What is Item Response Theory and What Role Does It Play in the NREMT?

Many wonder how an “adaptive” exam truly works, and why it is used for the NREMT exam. The concept of an adaptive exam is based on principles of the Item Response Theory (IRT), which is a way of evaluating exam (or other research) results based on individual questions rather than the exam as a whole. By evaluating a candidate from one question to the next, the exam can adapt and change to challenge the candidate based on information received form each question answered. So you may be asking, “How does the IRT work?”

There are essentially three models of this theory, each using more discriminating parameters than the last to evaluate a candidate’s success in answering questions on given topics. In the first model, only item (or question) difficulty is used. This means that the test takes into account how challenging a question is then uses that information to select the difficulty of the next question (and use that information to determine the candidate’s level of understanding on that topic). The second model uses question difficulty and question discrimination (which is a relationship between rate of success and ability for each candidate) to determine a candidate's level of understanding of a given topic. The final model uses item/question difficulty, discrimination, and guessing. The guessing parameter takes into account how easily a candidate could simply guess the correct answer to a question. By combining these parameters, the NREMT is able to quickly and accurately determine which candidates have truly mastered this material. For more information on these models, click HERE

Let’s take a look at how is the IRT implemented in the NREMT exam. When it comes to the NREMT exam, this theory works by initially giving candidates questions that should be “just below” the passing standard for a question, and as a candidate answers questions correctly, questions should continue to get more difficult until a candidate has either proved that they are at or above the level of necessary understanding, or until the test stumps the candidate. This touches on the Computer Adaptive Testing and Computer Based Testing models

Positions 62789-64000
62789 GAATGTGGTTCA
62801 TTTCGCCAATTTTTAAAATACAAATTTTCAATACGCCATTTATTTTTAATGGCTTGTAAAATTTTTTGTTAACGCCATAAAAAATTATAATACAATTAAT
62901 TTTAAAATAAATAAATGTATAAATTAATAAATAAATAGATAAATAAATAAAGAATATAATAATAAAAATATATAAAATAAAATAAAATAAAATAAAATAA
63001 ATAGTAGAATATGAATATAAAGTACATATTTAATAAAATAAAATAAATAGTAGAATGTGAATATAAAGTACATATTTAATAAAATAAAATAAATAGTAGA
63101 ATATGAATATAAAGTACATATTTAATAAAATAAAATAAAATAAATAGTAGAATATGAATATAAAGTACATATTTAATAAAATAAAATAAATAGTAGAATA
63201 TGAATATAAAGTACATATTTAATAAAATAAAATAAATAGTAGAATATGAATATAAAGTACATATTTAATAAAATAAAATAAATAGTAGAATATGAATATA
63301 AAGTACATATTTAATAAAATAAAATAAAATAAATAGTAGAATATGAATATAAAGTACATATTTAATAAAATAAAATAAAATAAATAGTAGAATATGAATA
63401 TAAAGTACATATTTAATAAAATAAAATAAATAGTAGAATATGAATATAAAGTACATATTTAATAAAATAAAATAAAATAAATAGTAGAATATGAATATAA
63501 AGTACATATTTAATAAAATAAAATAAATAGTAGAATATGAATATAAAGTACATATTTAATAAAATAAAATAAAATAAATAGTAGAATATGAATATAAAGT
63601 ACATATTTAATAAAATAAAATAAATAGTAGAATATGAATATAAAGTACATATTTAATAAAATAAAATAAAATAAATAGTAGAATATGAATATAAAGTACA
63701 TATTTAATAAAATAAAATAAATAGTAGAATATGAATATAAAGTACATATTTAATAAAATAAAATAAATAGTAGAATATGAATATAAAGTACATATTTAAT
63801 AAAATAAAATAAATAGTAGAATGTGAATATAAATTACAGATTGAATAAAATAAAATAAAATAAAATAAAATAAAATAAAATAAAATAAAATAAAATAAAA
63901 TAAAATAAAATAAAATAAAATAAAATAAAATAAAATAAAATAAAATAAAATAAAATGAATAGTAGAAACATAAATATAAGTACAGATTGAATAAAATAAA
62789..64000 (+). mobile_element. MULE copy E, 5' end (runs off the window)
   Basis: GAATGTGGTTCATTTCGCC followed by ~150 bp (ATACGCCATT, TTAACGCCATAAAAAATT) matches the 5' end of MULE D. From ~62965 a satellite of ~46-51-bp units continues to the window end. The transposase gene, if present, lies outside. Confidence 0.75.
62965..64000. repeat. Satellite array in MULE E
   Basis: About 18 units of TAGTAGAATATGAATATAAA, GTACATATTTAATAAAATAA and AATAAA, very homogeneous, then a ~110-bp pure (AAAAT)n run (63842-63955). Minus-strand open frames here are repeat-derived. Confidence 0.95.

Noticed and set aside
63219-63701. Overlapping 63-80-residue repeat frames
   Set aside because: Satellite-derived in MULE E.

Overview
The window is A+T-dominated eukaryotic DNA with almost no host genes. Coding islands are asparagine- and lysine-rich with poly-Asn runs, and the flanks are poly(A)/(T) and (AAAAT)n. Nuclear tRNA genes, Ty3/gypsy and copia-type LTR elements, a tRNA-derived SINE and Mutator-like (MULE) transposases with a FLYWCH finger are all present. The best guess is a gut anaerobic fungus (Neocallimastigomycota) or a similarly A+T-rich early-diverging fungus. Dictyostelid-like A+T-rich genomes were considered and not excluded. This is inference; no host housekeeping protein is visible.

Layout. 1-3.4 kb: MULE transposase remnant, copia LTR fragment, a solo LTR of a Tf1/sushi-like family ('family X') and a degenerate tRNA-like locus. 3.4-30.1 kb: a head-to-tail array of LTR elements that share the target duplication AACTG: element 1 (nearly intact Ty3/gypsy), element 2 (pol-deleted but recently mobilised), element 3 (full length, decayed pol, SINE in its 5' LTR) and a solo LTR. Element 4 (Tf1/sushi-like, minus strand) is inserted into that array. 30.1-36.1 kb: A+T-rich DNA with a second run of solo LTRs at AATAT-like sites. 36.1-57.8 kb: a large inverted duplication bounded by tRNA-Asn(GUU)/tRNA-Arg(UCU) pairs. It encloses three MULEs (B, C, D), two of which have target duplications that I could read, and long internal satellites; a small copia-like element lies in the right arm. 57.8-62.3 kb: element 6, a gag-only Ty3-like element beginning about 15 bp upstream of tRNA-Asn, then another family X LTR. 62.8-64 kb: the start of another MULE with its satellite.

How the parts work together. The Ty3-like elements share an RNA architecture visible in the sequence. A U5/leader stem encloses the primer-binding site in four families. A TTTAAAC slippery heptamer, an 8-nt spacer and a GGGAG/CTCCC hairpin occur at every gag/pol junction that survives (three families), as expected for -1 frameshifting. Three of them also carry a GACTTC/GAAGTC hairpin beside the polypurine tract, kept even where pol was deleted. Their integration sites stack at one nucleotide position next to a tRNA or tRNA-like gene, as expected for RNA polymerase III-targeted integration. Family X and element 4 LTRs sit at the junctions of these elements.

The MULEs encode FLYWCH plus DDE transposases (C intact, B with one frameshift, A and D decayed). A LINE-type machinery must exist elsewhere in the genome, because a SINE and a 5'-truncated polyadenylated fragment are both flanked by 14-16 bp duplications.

At the point that the test algorithm determines with 95% confidence that the candidate has either mastered or failed to master the material, the test will end. Because the test will vary based on the way a specific candidate answers questions, the test will be unique each time it is taken, and therefore cheating on this exam becomes nearly impossible, which further improves the quality and accuracy of the exam.

The IRT allows for more accurate measurements of ability not only in the NREMT exam, but in many other forms of research and testing. This model will likely be used more frequently, especially as testing continues to become computer, rather than paper, based.